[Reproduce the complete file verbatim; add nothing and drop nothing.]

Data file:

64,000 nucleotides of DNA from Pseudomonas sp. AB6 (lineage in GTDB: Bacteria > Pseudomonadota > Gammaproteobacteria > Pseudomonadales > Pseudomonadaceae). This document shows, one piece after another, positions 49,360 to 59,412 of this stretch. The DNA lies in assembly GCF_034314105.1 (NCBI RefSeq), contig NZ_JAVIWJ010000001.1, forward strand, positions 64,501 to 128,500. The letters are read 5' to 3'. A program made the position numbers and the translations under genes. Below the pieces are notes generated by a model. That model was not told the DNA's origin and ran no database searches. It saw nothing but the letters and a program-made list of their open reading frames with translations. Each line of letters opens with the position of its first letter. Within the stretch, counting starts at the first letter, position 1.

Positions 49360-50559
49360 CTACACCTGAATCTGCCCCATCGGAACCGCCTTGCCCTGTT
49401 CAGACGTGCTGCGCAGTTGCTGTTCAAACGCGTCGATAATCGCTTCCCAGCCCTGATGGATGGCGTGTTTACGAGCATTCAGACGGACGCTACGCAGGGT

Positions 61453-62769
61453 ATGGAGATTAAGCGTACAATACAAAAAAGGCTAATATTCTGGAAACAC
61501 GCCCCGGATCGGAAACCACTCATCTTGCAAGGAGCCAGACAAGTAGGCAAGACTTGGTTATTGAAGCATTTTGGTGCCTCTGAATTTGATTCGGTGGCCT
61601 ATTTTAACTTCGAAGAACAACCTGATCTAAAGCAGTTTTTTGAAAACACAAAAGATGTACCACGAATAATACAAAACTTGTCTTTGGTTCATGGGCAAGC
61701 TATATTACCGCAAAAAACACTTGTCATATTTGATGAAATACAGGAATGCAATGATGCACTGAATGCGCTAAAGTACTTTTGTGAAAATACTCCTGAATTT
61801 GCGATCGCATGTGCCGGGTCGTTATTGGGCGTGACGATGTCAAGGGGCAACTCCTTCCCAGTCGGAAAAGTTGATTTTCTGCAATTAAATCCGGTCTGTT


64,000 nucleotides of DNA from Pseudomonas sp. AB6 (lineage in GTDB: Bacteria > Pseudomonadota > Gammaproteobacteria > Pseudomonadales > Pseudomonadaceae). This document shows, one piece after another, positions 49,360 to 59,412 of this stretch. The DNA lies in assembly GCF_034314105.1 (NCBI RefSeq), contig NZ_JAVIWJ010000001.1, forward strand, positions 64,501 to 128,500. The letters are read 5' to 3'. A program made the position numbers and the translations under genes. Below the pieces are notes generated by a model. That model was not told the DNA's origin and ran no database searches. It saw nothing but the letters and a program-made list of their open reading frames with translations. Each line of letters opens with the position of its first letter. Within the stretch, counting starts at the first letter, position 1.

Positions 49360-50559
49360 CTACACCTGAATCTGCCCCATCGGAACCGCCTTGCCCTGTT
49401 CAGACGTGCTGCGCAGTTGCTGTTCAAACGCGTCGATAATCGCTTCCCAGCCCTGATGGATGGCGTGTTTACGAGCATTCAGACGGACGCTACGCAGGGT

Positions 61453-62769
61453 ATGGAGATTAAGCGTACAATACAAAAAAGGCTAATATTCTGGAAACAC
61501 GCCCCGGATCGGAAACCACTCATCTTGCAAGGAGCCAGACAAGTAGGCAAGACTTGGTTATTGAAGCATTTTGGTGCCTCTGAATTTGATTCGGTGGCCT
61601 ATTTTAACTTCGAAGAACAACCTGATCTAAAGCAGTTTTTTGAAAACACAAAAGATGTACCACGAATAATACAAAACTTGTCTTTGGTTCATGGGCAAGC
61701 TATATTACCGCAAAAAACACTTGTCATATTTGATGAAATACAGGAATGCAATGATGCACTGAATGCGCTAAAGTACTTTTGTGAAAATACTCCTGAATTT
61801 GCGATCGCATGTGCCGGGTCGTTATTGGGCGTGACGATGTCAAGGGGCAACTCCTTCCCAGTCGGAAAAGTTGATTTTCTGCAATTAAATCCGGTCTGTT